Director Natalie van den Dungen Tells How Being a New Girl Herself Inspired “Bunny New Girl”

It’s Annabelle’s first day at a new school in the short film, Bunny New Girl, screening on February 20th at 8 p.m. at Cinema Villagebunny-new-girl as part of the Winter Film Awards Festival in New York City. That feeling of anxiety is something that anyone whose family moved when they were a kid can relate to, but for Australian writer/director Natalie van den Dungen, it’s something she can relate to twelve times over. What sets her apart from her heroine is that she never chose to don a bunny mask on any of those first days. Here, van den Dungen lets us in on how the film came to be, and also shares a few behind-the-scenes secrets.
By Gillian Nigro

Why did you decide to tell this story?
I went to 12 schools in 12 years as a kid, so I was very familiar with being the new person and not fitting in, even though I never showed up in a rabbit mask. It was a pretty strange way to grow up because you’re always having to adapt. Now in my adult I life I feel like a chameleon that can adapt into various situations quite easily.

This is your first narrative short film, correct?
Yes, it’s my first. I’ve done about 35 music videos and a lot of them have a narrative to them and some of them even have dialogue, but yeah, this is my actual first proper dedicated narrative short.

What attracted you to this particular medium?
I want to make feature films and TV, so it’s an obvious step toward that. It’s also a great way to get a message across in a short period of time, even though it wasn’t exactly what I set out to achieve. It was more about getting my storytelling and general filmmaking skills up, and getting the confidence to take on longer projects.

Bunny New Girl_Promo Still1 onlineThe majority of the film is shot in a primary school classroom. Who are these kids? Are they actors?
Half the class is actually made up of some of the drama class kids of the school we filmed in, which was really cute to have them involved. The rest came from a free casting website. And the main girl, Annabelle [Molly Williams], is a friend of mine’s stepdaughter.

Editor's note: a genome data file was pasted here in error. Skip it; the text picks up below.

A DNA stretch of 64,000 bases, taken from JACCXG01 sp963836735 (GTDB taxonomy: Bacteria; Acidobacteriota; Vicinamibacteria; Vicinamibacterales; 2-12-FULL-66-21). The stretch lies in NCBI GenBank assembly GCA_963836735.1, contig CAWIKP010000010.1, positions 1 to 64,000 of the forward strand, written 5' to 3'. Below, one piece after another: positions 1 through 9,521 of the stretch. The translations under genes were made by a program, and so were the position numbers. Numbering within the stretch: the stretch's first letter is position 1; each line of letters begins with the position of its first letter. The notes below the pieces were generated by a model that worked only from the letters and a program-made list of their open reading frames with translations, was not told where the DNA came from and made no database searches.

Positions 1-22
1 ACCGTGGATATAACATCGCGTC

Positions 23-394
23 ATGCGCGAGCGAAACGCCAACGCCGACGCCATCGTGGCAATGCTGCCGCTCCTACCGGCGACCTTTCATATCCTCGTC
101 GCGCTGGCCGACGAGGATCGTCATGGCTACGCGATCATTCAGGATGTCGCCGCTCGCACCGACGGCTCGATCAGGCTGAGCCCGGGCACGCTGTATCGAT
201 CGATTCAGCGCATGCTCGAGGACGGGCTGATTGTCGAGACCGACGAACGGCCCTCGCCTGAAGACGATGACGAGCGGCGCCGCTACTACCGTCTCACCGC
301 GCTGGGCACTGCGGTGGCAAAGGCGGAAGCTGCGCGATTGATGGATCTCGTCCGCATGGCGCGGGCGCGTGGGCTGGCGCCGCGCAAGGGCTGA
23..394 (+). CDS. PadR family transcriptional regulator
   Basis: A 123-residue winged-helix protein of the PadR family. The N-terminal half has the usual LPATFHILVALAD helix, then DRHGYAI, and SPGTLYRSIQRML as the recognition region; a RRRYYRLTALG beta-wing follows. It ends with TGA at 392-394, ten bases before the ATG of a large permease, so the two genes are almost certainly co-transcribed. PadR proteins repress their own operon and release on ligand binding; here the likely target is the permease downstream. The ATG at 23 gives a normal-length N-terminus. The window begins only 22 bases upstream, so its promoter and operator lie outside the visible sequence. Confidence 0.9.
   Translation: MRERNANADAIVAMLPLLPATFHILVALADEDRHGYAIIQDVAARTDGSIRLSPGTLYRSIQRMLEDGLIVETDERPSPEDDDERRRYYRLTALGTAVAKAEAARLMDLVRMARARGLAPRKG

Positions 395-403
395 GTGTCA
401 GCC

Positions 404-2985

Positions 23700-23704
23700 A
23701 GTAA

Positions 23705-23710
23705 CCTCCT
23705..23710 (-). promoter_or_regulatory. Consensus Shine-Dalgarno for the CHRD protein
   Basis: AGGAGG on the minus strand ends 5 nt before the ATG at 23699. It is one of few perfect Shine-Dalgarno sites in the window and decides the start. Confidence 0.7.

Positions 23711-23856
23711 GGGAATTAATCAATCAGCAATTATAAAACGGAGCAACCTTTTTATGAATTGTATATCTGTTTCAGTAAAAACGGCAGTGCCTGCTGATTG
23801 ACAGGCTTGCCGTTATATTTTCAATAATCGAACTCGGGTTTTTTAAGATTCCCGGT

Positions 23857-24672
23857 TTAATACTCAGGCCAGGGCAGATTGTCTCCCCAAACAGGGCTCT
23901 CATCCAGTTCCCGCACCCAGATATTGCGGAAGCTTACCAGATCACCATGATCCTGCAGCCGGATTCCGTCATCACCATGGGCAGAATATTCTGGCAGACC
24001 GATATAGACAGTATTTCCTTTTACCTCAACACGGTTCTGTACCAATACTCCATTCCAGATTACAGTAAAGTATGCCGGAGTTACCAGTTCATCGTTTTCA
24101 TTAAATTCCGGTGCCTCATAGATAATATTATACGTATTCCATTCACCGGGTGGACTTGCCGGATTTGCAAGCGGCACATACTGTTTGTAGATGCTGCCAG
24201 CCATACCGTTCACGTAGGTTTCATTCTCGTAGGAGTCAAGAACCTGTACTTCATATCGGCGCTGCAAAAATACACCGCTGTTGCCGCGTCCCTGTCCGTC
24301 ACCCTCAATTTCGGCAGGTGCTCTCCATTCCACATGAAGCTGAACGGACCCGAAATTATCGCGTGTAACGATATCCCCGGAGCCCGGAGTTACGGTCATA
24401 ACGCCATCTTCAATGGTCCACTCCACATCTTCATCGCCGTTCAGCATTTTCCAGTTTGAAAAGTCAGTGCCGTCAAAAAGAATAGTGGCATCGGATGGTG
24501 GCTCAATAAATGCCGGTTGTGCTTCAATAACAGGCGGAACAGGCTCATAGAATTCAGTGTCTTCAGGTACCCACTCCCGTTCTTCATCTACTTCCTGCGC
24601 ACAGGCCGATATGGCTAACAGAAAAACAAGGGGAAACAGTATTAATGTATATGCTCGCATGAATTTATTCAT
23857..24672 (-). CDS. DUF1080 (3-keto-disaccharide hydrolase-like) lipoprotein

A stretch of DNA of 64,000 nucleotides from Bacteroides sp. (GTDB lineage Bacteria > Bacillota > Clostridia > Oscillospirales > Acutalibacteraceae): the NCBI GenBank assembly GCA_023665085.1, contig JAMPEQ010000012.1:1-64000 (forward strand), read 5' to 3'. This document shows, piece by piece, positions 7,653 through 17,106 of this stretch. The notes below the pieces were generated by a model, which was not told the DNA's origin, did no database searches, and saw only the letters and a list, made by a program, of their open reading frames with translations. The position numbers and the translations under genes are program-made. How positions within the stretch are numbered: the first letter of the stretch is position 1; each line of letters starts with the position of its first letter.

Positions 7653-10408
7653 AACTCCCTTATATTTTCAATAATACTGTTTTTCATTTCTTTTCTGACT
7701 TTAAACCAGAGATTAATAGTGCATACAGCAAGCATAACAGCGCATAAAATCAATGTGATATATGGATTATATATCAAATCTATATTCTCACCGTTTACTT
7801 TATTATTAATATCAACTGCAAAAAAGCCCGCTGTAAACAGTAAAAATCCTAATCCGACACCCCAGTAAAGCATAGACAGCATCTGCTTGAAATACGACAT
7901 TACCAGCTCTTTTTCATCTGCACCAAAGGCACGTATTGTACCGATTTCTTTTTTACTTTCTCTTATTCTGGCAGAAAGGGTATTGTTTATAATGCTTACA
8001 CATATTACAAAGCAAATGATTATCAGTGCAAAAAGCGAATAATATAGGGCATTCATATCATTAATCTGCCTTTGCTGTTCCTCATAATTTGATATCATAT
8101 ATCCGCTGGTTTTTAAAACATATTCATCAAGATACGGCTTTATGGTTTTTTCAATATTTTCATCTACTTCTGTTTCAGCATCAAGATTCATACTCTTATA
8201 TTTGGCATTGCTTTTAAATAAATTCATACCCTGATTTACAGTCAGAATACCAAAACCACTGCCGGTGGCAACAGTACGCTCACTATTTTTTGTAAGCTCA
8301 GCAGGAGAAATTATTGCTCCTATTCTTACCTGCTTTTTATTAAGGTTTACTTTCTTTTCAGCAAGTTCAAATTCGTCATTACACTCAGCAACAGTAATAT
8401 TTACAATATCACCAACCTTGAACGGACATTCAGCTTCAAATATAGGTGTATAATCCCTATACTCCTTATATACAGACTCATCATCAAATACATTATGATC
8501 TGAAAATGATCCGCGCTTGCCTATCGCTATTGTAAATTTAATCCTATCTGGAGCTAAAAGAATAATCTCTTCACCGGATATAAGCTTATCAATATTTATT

How did you know you’d found the right girl for the role?
She [Molly] came about at the last minute. We’d cast everybody else and still hadn’t found our lead girl, and she’d just been suggested as a character to be in the classroom. I told her the story, and her reaction was enough to make me think she was the right girl. She doesn’t have any dialogue, but you wanted to feel very empathetic toward her and she was able to do that with a series of looks.

She really acted a lot with her eyes.
I know! Eyes were so important to us because she was going to spend half the film behind a mask. It was really important that she had big eyes and eyes that you could really empathize with as well.

What was your biggest challenge in making this film? Did it have anything to do with corralling a bunch of school kids on a shoot?
It’s challenging with kids because you can only have them for a set period of time, and here in Australia, with that age group, it’s about 6 hours a day. You might normally do a 10 to 12-hour day shoot, so that immediately limits your schedule. We shot it over two days, so time and money were the biggest challenges for sure. Everything else—first short film, 22 7-year-olds—you’d think that would be diabolical or a recipe for disaster, but it was so much fun. They all enjoyed the process and being a part of it, so that made it a lot easier.

Who made the bunny mask?
I’d originally commissioned it from an artist, but I had explained it kind of incorrectly, so when it came back it looked like this scary bear-rabbit. So the night before the shoot, I literally got the paper plates we had for catering and my very small stash of art supplies and did a very quick job. I was trying to make it look like a kid made it too, so I just wanted to slap something together. I find it funny to think how it was just a last-minute thing before the shoot, and now it’s become the iconic image of the film.

Bunny New Girl has been invited to more than 60 film festivals, including SIFF, Traverse City, TIFF Kids and NYICFF, and has won eight awards, more notably for “Best Comedy” at the St Kilda Film Festival in Melbourne. 



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